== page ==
Quarterly Letter from the President—June 2013


Dear Friends of FEE:

Since my last update in March, the progress, improvements and new initiatives at FEE have been picking up steam.

We've just launched our new Blinking Light Project in an effort to re-establish the vital link between personal character and a free society. I hope you will go to the website, read and watch all the materials we've housed there, and order a copy of the movie Amazing Grace for your home, school or local community. This is a wonderful film with a deep message of courage, responsibility and the power of a small group of people.

On the development front, we ended our fiscal year on March 31 showing a 23 percent increase in contributions over the previous year. Thanks to our supporters for this resounding vote of confidence! It will make possible many good things in coming months—most immediately, a huge increase in our high school and college summer seminar attendance. We’re expecting about 800 students at ten FEE seminars starting this month in Arizona, Washington, Missouri, Georgia and South Carolina. Applications exceeded our budget and room capacity by more than 400.

While these record numbers are terrific, we don’t judge our success solely by how many people come to our events or how much paper we push out the door. We want to inspire and educate, and then engage, connect and activate.  In later updates this year, we’ll tell you more about what many of the summer seminar students intend to do with what they’ve learned and how we’ll help them accomplish that.

For the moment, however, let me tell you about one FEE seminar alum and his recent achievement. His name is David Ryland Beard. He first attended an evening FEE program as a high school sophomore in his hometown in North Carolina, then came to a summer seminar we sponsored in Colorado in 2011. He describes these events as “life-changing.” He started writing and even producing his own short videos on free market economics. Last summer he interned with FEE before entering North Carolina State University. This past April, he won the $1,000 BB&T Essay Award from the Economics Department—in his freshman year, no less! David stays in touch and I’ve told him many times that people should get his autograph now while they can afford it. He will make a name for himself and persuade many people of the merits of liberty in coming decades—and we’ll be able to proudly say he got his start with FEE!

That’s David in the adjacent picture—taking time out to go ziplining last summer not far from my house in Newnan, Georgia.

In the fiscal year that ended in March, page views and visitors to our web site,, were up 19 percent and 41 percent, respectively. We added more than 100 different modules to the web site, allowing us to deliver content to teachers and students in bite-sized, digestible pieces. Our Facebook reach rose by 162 percent. We scored a new record of 19,600 average monthly views of FEE videos on YouTube. Our one-hour, online webinars—at least one every month now—generated several thousand registrations. Subscriptions to our free “In Brief” e-mail service soared 81 percent and most of that growth occurred since our new editor, Max Borders, began making notable improvements to our magazine, The Freeman, late last fall.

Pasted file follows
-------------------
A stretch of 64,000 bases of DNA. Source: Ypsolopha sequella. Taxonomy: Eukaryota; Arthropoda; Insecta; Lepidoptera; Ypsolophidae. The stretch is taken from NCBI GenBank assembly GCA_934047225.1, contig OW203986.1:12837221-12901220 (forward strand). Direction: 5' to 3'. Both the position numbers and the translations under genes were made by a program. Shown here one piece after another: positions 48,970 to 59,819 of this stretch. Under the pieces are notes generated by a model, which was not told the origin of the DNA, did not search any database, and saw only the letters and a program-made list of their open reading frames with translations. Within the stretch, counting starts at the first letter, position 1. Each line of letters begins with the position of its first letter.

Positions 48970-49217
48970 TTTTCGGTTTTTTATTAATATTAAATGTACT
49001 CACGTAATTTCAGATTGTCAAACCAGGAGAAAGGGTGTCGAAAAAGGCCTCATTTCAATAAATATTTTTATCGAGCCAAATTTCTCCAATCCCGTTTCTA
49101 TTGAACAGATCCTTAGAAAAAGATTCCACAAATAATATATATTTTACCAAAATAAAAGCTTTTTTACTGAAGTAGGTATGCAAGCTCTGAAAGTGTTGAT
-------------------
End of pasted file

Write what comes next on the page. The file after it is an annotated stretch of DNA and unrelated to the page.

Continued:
Our headquarters is still at our ancestral location in Irvington, New York, but most staff are now in Atlanta, Georgia. Either late this year or early next, we expect to complete our move, cut our operating costs substantially, and relocate to a new headquarters site in mid-town Atlanta. We’ll miss Irvington but we’re moving for the same reason most people eventually move from where they were born: Lower costs and new opportunities, which mean we can reach more people with our message. The “new” FEE means more programs, publications, impact, and outreach—all without changing our principles one iota.

Thanks for partnering with us. We’re growing in every way but none of that progress would be possible without your help!


Lawrence W. Reed




Lawrence W. (“Larry”) Reed became president of FEE in 2008 after serving as chairman of its board of trustees in the 1990s and both writing and speaking for FEE since the late 1970s. Prior to becoming FEE’s president, he served for 20 years as president of the Mackinac Center for Public Policy in Midland, Michigan. He also taught economics full-time from 1977 to 1984 at Northwood University in Michigan and chaired its department of economics from 1982 to 1984.


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December 2014

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